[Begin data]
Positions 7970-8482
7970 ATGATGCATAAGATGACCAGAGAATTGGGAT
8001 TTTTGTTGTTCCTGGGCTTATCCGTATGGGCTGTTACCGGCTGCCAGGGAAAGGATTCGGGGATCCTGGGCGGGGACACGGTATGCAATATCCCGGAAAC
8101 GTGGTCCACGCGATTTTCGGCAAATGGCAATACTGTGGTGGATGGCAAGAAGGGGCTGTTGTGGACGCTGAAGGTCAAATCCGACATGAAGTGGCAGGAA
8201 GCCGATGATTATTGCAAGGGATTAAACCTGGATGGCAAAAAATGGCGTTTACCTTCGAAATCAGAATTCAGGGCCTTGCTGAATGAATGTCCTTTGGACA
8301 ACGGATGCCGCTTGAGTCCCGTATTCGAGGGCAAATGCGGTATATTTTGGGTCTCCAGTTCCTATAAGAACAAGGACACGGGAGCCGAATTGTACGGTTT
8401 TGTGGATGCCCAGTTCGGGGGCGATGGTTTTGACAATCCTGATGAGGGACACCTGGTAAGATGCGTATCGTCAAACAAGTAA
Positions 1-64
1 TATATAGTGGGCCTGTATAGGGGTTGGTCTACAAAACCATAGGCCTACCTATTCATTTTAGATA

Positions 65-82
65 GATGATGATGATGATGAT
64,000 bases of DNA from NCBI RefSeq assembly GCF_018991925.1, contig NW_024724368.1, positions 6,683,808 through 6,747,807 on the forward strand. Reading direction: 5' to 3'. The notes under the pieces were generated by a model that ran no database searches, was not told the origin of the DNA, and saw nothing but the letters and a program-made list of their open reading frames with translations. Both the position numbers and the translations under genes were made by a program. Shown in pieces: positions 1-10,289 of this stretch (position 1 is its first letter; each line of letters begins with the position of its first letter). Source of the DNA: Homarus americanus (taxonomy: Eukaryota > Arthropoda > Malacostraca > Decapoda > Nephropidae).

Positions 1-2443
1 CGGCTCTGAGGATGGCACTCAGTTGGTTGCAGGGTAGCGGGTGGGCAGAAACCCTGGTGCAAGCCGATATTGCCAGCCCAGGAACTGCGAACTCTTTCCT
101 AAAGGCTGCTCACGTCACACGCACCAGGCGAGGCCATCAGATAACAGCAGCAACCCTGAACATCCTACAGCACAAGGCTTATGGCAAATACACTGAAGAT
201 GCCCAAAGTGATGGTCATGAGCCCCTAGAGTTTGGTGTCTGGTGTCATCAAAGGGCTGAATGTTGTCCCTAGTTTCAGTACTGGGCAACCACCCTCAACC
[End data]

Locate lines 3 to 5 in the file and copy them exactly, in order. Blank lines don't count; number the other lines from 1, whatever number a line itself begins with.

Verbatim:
8001 TTTTGTTGTTCCTGGGCTTATCCGTATGGGCTGTTACCGGCTGCCAGGGAAAGGATTCGGGGATCCTGGGCGGGGACACGGTATGCAATATCCCGGAAAC
8101 GTGGTCCACGCGATTTTCGGCAAATGGCAATACTGTGGTGGATGGCAAGAAGGGGCTGTTGTGGACGCTGAAGGTCAAATCCGACATGAAGTGGCAGGAA
8201 GCCGATGATTATTGCAAGGGATTAAACCTGGATGGCAAAAAATGGCGTTTACCTTCGAAATCAGAATTCAGGGCCTTGCTGAATGAATGTCCTTTGGACA